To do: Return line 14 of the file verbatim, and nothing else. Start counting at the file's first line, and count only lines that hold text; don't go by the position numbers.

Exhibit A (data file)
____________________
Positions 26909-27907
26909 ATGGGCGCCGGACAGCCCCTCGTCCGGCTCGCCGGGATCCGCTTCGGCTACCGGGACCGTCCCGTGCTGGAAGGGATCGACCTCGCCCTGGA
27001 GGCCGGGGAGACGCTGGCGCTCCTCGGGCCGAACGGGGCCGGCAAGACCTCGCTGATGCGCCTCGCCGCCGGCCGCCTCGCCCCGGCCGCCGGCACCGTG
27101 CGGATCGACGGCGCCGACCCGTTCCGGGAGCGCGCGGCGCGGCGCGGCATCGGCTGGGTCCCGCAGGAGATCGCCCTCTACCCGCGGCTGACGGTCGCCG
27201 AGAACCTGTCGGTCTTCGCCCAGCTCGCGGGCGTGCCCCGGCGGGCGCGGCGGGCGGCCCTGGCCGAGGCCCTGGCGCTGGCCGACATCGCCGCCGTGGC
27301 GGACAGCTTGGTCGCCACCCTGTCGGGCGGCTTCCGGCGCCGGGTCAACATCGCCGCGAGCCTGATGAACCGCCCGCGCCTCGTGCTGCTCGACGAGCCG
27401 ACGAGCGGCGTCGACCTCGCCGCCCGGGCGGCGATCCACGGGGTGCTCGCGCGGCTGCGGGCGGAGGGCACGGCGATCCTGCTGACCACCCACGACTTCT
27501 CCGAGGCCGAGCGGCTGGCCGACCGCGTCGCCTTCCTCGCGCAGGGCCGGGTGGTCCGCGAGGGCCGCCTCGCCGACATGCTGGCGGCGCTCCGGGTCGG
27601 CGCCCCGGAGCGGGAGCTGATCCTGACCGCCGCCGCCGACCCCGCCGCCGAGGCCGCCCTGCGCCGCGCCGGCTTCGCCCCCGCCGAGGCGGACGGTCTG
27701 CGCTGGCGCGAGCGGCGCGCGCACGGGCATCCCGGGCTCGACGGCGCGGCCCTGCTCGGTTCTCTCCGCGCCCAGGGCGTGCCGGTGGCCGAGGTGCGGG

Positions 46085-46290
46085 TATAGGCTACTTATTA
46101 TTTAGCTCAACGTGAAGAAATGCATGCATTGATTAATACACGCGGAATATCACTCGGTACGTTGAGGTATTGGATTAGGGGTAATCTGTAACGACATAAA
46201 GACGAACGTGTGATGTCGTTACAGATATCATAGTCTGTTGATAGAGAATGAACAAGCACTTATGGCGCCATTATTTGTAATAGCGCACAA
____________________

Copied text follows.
46201 GACGAACGTGTGATGTCGTTACAGATATCATAGTCTGTTGATAGAGAATGAACAAGCACTTATGGCGCCATTATTTGTAATAGCGCACAA